Keywords: lemon pound cake, lemon cake, pound cake


Comments are closed.

  1. Donna Lagarde's says:

    If I want to stir on some blueberries do I have to decrease the liquid in the recipe?

    1. You can add fresh blueberries without changing the other ingredients. If you use frozen do not thaw before adding but you might have to add a few extra minutes to your bake time.

  2. Dear Sally: I loved this recipe!! It’s a super soft cake!! Absolutely enjoyed it, even without the icing as I’m not really into them. I added 2 lemon zest from my very own lemon tree as I really enjoy the lemon scent. As always, your recipes are the best!!

  3. Hey Sally! Do you think I can switch the lemon juice for regular milk to make it a plain vanilla batter? And can I put it into cake pans for making cake layers instead of a pound cake?

    1. For a vanilla layer cake I recommend using this recipe:

  4. How long should you cook in a bundt pan?

  5. I’m not the best one to ask about egg free baking– I have every little experience. Sorry!

  6. Hi, Sally, Last year I made your mini-vanilla pound cakes for Thanksgiving dessert, and they were a huge hit. This year I wanted to try the your lemon pound cake, and wanted to know if I could use mini Bundt pans for this as well, using the same directions? Thanks!

    1. Yes, you should be able to bake this one as mini bundt cakes also. Enjoy!

  7. The photograph of this pound cake with its loose crumb made me decide to bake it for a friend’s b’day. It baked to a beautiful appetizing color.
    After cooling it felt like a heavy brick, I thought it felt dense and heavy.
    I was afraid I had done something completely wrong. But when I cut into it
    to serve, the cake was loose with a beautiful crumb and it was a delightful, delicious surprise. By the way, I was a professional food photographer with national companies as clients. Your photograph alone sold me on making this lemony beauty. Thanks.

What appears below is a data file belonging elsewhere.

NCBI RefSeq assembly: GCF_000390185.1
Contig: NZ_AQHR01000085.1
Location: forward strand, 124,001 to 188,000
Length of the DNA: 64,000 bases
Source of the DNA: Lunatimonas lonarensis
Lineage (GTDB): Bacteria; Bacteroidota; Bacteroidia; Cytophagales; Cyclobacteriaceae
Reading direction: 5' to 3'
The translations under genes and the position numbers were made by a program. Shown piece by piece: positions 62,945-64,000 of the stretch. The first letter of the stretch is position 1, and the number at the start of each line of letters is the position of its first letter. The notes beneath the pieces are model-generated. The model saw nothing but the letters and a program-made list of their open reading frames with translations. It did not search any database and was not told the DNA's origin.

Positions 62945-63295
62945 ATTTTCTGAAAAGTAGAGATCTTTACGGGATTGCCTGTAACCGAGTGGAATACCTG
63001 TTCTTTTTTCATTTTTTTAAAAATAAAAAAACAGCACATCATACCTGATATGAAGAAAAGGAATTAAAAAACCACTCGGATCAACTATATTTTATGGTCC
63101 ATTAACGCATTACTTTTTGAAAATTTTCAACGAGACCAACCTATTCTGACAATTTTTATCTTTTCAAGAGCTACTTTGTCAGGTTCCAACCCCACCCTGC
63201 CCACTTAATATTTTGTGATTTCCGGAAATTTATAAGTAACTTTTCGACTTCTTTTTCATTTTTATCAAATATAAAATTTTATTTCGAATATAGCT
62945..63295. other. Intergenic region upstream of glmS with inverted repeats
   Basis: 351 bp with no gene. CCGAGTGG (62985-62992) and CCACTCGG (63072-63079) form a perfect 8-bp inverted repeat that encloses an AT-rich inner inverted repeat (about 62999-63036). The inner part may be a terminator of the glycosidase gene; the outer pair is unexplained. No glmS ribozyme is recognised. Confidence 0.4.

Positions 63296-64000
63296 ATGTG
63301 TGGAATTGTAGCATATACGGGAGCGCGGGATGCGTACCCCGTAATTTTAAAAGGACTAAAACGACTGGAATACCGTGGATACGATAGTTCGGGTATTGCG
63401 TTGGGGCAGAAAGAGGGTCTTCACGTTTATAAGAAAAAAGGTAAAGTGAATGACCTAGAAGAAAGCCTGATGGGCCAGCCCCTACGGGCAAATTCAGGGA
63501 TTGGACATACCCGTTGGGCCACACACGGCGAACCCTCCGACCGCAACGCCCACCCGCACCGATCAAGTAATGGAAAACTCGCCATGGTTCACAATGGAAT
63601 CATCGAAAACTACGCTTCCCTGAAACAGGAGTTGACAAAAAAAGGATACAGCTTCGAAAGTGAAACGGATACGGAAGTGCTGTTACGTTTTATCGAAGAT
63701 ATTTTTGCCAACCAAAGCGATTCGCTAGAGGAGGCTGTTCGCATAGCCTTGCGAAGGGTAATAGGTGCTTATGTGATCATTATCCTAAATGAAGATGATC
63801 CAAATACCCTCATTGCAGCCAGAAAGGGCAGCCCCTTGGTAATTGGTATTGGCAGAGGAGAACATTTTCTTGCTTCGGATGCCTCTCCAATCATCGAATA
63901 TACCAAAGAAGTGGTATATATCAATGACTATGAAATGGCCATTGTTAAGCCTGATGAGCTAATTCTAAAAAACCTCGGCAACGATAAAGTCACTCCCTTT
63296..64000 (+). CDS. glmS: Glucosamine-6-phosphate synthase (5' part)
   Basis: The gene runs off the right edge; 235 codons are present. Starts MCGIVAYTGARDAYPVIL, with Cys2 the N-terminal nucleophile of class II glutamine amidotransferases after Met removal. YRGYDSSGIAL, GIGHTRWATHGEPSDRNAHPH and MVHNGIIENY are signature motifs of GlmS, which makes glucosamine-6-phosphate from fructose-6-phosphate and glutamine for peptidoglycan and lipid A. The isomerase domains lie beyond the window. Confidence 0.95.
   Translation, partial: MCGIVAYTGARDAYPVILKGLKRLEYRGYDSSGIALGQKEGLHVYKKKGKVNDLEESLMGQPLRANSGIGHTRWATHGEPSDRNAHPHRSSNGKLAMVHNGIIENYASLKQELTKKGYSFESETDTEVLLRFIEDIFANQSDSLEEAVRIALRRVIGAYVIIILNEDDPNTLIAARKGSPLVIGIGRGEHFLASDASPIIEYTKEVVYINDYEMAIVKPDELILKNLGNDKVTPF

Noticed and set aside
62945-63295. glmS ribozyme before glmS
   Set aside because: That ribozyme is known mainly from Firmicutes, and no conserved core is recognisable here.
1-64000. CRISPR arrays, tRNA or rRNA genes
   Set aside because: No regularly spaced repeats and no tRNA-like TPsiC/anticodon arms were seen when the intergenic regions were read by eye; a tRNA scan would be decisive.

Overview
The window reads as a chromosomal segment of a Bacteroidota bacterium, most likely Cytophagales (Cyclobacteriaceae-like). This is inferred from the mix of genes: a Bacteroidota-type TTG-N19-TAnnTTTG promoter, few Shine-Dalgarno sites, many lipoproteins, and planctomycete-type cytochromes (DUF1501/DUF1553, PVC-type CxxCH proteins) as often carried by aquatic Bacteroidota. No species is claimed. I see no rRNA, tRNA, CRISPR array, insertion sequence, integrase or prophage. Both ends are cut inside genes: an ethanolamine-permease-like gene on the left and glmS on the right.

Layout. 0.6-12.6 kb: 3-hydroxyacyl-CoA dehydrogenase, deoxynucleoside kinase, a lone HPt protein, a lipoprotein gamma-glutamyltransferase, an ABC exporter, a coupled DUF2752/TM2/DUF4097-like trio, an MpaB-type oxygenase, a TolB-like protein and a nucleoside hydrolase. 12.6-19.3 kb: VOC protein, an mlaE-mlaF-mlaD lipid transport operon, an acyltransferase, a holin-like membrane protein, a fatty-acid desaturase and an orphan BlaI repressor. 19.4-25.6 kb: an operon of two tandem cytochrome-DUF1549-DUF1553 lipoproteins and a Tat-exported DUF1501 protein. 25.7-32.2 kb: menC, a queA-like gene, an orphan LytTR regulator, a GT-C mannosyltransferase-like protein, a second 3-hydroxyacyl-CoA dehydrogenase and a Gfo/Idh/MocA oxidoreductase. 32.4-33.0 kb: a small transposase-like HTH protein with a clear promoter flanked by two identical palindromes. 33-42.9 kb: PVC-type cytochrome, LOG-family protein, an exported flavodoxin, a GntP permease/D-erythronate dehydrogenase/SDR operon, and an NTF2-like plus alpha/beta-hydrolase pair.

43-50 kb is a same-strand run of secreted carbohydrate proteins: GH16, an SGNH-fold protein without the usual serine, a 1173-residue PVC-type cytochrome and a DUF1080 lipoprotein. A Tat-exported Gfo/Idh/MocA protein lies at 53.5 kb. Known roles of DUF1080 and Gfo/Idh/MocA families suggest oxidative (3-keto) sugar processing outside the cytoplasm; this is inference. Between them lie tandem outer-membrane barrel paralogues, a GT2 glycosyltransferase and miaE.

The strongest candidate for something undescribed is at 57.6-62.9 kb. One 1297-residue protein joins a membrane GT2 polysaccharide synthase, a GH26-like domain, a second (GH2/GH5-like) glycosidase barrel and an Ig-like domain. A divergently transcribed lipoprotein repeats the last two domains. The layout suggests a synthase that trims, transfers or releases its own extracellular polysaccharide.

8. Can I use oil instead of butter?

    1. I don’t recommend it for this recipe.

    2. I used oil since I didn’t have enough butter and still turned out great tasting and moist.

      I also used 1/4 TSP of baking Soda too.

      The recipe is perfect by itself. I had to make some adjustments based on what ingredients I had.

  9. This recipe was amazing! I actually used non-dairy (Earth Balance) butter alternative, and almond milk in place of sour cream (dairy allergy in the family). My extended family (Thanksgiving gathering) couldn’t tell that I had replaced anything. I also doubled the amount of lemon zest in the batter, and I added a little bit of lemon zest to the glaze as well.

    Overall, an easy and very tasty recipe! Thank you!!!

  10. Love this recipe

  11. The actual printed recipe says to use three eggs….you state in the wording that you reduced to one egg….

    I just made it using the 3 eggs and it is a little dry….

    I cooked for 45 minutes.

    Please clarify.

    Bruce wells

    1. Hi Bruce, this recipe calls for 3 eggs. I reduced from 4 eggs in a previous recipe. Sorry for the confusion.

  12. excellent recipe! Didn’t do syrup or glaze because it would be too sweet for me, but simply sprinkled confectionery sugar. PERFECT Thank you!!!!!

  13. Yashodhara.. You can find great egg substitutes for baking at Bigger Bolder Baking.

  14. I love it! I have made the lemon cake with cream cheese and the pound cake, one in the oven! I received well over 200 lemons and have been a baking fool and freezing these cakes for future use. I gave out well over 200 lemons and have plenty more on hand. Learning how to bake and enjoying and utilizing your site. Look forward to many more days with you~!

  15. Hi Sally,
    1. Do you have an alternative for sour cream?
    2. Can this cake serve 13 people?
    Thanks in advance

    1. Hi Agnes, (1) plain yogurt works in a pinch and (2) this pound cake serves 8-10.

  16. I don’t have a loaf pan …. does this recipe make enough batter for a Bundt pan?